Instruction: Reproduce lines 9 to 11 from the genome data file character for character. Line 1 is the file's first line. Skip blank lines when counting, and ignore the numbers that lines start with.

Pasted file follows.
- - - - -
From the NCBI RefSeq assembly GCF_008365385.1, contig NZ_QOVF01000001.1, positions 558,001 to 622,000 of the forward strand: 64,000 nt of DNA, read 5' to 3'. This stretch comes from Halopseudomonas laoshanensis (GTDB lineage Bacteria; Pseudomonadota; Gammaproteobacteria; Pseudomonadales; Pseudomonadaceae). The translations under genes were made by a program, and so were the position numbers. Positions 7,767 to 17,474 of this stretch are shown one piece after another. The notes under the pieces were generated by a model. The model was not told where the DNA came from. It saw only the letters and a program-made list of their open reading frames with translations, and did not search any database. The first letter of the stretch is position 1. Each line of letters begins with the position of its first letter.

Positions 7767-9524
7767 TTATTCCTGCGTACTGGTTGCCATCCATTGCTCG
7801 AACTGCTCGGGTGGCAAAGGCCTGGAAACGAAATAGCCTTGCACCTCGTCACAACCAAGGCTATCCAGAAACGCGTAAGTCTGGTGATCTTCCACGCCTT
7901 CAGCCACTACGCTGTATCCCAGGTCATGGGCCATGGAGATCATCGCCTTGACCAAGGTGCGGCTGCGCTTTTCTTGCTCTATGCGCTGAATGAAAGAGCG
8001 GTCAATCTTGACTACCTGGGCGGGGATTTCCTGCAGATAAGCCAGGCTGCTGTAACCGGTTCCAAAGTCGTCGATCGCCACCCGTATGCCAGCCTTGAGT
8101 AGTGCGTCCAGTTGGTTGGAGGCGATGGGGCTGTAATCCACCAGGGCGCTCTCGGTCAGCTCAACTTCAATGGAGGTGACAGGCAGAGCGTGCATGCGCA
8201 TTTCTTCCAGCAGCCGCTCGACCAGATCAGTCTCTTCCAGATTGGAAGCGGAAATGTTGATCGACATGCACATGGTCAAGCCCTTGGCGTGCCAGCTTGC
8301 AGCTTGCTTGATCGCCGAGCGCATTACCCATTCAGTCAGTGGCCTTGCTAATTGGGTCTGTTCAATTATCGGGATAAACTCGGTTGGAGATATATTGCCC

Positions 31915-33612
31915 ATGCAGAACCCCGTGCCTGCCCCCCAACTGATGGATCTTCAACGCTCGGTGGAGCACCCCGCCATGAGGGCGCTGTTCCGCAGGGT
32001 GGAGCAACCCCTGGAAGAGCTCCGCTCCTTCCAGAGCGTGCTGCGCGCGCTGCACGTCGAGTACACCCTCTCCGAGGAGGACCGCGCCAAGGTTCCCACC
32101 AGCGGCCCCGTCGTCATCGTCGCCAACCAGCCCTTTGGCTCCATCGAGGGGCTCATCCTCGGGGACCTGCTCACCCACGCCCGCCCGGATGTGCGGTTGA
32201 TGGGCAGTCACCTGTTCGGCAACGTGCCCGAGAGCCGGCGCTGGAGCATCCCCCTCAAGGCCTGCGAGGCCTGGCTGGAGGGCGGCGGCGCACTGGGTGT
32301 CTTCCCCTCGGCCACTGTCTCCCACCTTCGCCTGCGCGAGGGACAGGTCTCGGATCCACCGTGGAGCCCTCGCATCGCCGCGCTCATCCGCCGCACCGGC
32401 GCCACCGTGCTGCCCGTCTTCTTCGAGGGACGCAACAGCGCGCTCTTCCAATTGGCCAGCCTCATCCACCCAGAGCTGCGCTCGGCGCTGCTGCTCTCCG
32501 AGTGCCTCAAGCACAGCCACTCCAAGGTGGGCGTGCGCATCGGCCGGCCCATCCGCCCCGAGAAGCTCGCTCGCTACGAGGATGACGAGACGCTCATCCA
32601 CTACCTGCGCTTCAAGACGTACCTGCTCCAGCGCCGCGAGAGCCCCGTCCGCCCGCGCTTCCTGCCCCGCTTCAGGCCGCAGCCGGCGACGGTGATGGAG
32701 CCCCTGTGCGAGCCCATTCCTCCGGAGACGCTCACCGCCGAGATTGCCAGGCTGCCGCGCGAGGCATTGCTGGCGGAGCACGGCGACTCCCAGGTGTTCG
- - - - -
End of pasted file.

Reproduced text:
8301 AGCTTGCTTGATCGCCGAGCGCATTACCCATTCAGTCAGTGGCCTTGCTAATTGGGTCTGTTCAATTATCGGGATAAACTCGGTTGGAGATATATTGCCC

Positions 31915-33612
31915 ATGCAGAACCCCGTGCCTGCCCCCCAACTGATGGATCTTCAACGCTCGGTGGAGCACCCCGCCATGAGGGCGCTGTTCCGCAGGGT